There is a blog that I love called Already Pretty. If you like anything related to style, specifically attainable style (not the runway kind) and how to pursue style everyday without wreaking havoc on your self image… you should check it out. Sal wrote a FAB post on Monday about self-worth and outside input, and I started to comment, but I got up to 600 words and realized it really just belonged on my own blog. So here we are. Feel free to read her post first so we’re all on the same page. I’ll wait.
Done? Ok, read on.
I talked a bit about productivity recently, and I suppose this is loosely related. I just want to talk about how I got from being crazy overscheduled and obsessive about high achievement, to the person I am now… in a job I love where I still strive for high achievement, but I don’t obsess on what my next step should be to “move up” in my career. I think about that, but not as much as I did years ago.
I did everything “right” in High School and college- graduated as valedictorian of the former, and with two bachelor’s degrees and 4.0 from the latter. I was an accomplished dancer and choreographer, had written for local and national publications, had 2 pretty hefty internships under my belt, and am still probably a favorite student of many of my teachers and professors. I am not ashamed of any of this (and I don’t think this is bragging, as many of you who are reading could say the same thing with an additional laundry list of accomplishments), nor do I regret that strove for success. It made me who I am, and I’m proud of what I’ve accomplished.
As college graduation approached (and I was burnt out, NOT ready to attempt grad school, and thank goodness I recognized and still recognize that, maybe one day) I got so scared. I went on a couple of interviews that led nowhere really and was constantly searching for jobs and not able to find much, even when I lowered my expectations to just look for a decent job not the perfect job. Still not much out there. I was flipping out! I liked school because as long as you did everything you were supposed to do (and for me, I was just good at school, so as long as I put forth at least a decent effort) you would graduate and probably make an A. And I was having nightmares about the fact that I could have the perfect resume and a decent amount of experience and yet STILL I might not be able to find the perfect job, or even a good job… this all went down in 2008, by the way… worst year EVER for college grads (ok, it’s not so great now either).
This whole conversation is a control issue for me. I wanted to be able to control what might happen to me. We get a lot of that in school… work hard and you will achieve what you set out to do. I believe that, but it doesn’t always play out the way we might expect. The workplace doesn’t work like school… you could do everything right and still get passed over for any number of reasons that have nothing to do with you… But we want more power than that don’t we? Or maybe it’s not about power or control for you. Maybe you’re just more comfortable identifying your worth with hard facts, numbers. Like grades, your weight, your salary, how fast you can run, how many recipes you’ve mastered, your high score on Guitar Hero- and who knows what else?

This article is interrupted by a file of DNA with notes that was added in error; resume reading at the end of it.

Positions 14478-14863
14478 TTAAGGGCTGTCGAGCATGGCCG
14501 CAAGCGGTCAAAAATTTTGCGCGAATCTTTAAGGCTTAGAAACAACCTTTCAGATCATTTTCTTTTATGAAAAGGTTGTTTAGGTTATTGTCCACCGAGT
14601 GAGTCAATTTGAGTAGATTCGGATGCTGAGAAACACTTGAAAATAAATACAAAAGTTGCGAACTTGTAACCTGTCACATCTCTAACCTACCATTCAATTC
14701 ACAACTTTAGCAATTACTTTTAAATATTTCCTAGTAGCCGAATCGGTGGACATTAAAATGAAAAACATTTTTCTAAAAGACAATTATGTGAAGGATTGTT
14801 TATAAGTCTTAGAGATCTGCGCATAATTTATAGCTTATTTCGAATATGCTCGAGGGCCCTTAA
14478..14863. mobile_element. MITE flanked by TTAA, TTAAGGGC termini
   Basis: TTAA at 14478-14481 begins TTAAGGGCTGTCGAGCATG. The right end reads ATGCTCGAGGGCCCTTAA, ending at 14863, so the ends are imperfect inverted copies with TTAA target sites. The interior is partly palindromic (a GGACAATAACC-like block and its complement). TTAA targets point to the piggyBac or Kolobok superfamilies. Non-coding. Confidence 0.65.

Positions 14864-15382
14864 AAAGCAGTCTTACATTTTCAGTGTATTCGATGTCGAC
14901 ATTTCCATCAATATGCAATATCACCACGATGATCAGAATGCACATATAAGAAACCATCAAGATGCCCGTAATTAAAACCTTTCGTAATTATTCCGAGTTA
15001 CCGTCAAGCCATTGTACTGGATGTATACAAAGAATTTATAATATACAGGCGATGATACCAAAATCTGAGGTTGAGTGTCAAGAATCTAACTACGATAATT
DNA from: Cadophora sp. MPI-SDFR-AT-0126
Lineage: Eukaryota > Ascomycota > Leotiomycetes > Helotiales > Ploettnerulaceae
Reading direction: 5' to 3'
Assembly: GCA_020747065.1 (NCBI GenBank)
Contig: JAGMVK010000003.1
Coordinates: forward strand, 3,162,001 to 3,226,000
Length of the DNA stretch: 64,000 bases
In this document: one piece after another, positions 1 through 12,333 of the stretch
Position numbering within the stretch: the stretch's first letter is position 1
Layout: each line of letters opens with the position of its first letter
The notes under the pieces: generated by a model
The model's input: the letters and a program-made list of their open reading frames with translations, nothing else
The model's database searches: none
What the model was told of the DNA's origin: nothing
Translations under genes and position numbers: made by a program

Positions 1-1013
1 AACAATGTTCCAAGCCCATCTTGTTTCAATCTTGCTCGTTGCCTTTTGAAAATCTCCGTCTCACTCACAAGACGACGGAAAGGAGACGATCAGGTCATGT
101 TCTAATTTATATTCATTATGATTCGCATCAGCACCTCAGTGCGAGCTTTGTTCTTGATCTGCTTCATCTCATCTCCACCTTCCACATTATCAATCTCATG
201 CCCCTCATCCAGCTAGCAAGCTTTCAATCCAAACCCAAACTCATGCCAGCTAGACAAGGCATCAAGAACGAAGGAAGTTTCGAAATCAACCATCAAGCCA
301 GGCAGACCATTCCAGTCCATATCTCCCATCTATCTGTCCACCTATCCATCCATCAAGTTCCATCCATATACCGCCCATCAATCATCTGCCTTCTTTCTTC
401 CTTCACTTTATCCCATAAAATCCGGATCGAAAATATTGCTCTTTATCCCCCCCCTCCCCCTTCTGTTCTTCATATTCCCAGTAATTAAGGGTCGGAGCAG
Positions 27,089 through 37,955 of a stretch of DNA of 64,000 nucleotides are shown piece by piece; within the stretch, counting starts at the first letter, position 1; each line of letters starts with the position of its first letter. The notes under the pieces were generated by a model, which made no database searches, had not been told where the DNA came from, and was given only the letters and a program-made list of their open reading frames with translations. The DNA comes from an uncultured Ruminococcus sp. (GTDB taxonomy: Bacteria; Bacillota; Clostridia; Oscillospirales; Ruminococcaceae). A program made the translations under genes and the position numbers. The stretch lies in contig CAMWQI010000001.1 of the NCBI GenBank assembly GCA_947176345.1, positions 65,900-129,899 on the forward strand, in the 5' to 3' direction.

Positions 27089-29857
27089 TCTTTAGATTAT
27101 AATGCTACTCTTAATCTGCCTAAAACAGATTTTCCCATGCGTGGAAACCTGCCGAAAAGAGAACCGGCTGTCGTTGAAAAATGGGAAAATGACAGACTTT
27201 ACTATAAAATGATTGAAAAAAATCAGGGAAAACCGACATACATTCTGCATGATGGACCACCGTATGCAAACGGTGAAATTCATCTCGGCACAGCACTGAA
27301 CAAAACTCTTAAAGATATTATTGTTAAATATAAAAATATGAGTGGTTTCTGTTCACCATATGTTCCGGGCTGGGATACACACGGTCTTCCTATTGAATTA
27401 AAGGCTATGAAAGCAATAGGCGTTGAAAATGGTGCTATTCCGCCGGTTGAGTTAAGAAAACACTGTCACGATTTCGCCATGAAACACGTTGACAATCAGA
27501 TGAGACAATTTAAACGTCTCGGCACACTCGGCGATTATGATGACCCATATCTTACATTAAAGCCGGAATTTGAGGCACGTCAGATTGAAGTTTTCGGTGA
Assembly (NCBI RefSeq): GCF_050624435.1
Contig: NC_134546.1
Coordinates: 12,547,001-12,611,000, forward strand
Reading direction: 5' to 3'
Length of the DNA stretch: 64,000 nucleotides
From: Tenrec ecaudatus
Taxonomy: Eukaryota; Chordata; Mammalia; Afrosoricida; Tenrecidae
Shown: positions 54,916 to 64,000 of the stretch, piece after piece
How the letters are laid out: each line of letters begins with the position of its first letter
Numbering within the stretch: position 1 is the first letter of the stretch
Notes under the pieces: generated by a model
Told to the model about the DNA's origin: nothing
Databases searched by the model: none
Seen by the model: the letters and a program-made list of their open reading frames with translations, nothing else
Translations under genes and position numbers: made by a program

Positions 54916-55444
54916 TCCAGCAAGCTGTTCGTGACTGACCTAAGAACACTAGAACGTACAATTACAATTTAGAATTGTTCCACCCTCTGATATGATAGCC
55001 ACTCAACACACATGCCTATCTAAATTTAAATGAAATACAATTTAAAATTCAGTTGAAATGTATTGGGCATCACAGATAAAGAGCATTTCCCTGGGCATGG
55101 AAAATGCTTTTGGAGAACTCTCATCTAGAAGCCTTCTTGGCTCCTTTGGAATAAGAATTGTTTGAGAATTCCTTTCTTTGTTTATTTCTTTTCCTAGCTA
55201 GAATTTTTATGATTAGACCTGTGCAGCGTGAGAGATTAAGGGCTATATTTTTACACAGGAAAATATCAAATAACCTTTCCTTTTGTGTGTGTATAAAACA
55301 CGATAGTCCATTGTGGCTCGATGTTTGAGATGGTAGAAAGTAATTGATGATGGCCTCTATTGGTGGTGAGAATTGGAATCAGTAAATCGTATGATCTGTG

I fear for myself and anyone who judges their value by any sort of number- weight, GPA, salary… sometimes stuff happens and you get sick and your weight goes up or down, or your GPA sucks because you had to take a crazy class load so you can finish in 5 years instead of 6, or your best friend makes way more money than you because there simply is not enough money out there for us all to be millionaires! And yet, if this is what we use to gauge our value… eek!
Once I graduated I managed to find a lot of part-time work, but I also applied for a good 7 or 8 great, full-time positions over six months, got through 1 or 2 interviews at each, and was passed over… also I was planning my wedding during this time… I was a mess, and cried every time I got a rejection letter (or phone call). I questioned what I was doing and if I was as awesome as I thought I was. If all my work in school and in life would ever pay off. But I got through it. How?
I changed how I thought about life and what I was going through… Instead of thinking that I must be doing something wrong, or else I’d have an awesome job and a six figure salary, I thought, “I can’t control this, but that doesn’t mean I’m not awesome/great at what I do/valuable, that just means I’m not God (which I’m totally ok with).” So instead of crying about how the job market sucked and there was nothing I could do and I was going to end up unemployed and on the street (yes, I’m a drama queen), I started thinking…
“I’m doing the best I can, and the fact that this isn’t working out… well, that’s ok. I’m not doing anything wrong. I’m doing all I can do, in fact. So that’s it. I just need to keep doing all I can do. And maybe that means that I keep doing exactly what I’m doing, or maybe it means I change some things. Either way, I keep going. And that means I’m worth a lot.”
Surprisingly, this realization, instead of producing anxiety, brought me peace, because if I’m just doing the best I can, then whatever should happen, will. And how much easier it is to just focus on that rather than trying with all your might to control something that really has nothing to do with you? It’s also quite relieving because you realize that you are not in fact the center of the universe, and thank God for that, because if you were, that would be a lot of pressure would it not?
I have a second thought that relates to this idea as well, but I’ve given us (read: myself) enough to chew on for now, I think.
How are you effected when you don’t get something or reach a goal you’ve worked toward?